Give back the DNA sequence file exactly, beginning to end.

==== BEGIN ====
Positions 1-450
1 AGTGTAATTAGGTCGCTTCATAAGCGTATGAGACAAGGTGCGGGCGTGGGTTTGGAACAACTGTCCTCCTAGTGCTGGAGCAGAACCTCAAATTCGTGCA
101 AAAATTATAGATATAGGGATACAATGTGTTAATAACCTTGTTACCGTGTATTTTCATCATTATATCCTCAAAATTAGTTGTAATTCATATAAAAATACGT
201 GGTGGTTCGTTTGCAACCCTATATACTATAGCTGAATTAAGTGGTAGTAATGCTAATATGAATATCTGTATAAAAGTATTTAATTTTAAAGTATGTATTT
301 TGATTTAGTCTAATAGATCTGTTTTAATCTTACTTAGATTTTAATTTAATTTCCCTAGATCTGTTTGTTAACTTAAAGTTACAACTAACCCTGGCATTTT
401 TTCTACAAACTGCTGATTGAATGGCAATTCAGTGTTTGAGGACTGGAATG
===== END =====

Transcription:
Positions 1-450
1 AGTGTAATTAGGTCGCTTCATAAGCGTATGAGACAAGGTGCGGGCGTGGGTTTGGAACAACTGTCCTCCTAGTGCTGGAGCAGAACCTCAAATTCGTGCA
101 AAAATTATAGATATAGGGATACAATGTGTTAATAACCTTGTTACCGTGTATTTTCATCATTATATCCTCAAAATTAGTTGTAATTCATATAAAAATACGT
201 GGTGGTTCGTTTGCAACCCTATATACTATAGCTGAATTAAGTGGTAGTAATGCTAATATGAATATCTGTATAAAAGTATTTAATTTTAAAGTATGTATTT
301 TGATTTAGTCTAATAGATCTGTTTTAATCTTACTTAGATTTTAATTTAATTTCCCTAGATCTGTTTGTTAACTTAAAGTTACAACTAACCCTGGCATTTT
401 TTCTACAAACTGCTGATTGAATGGCAATTCAGTGTTTGAGGACTGGAATG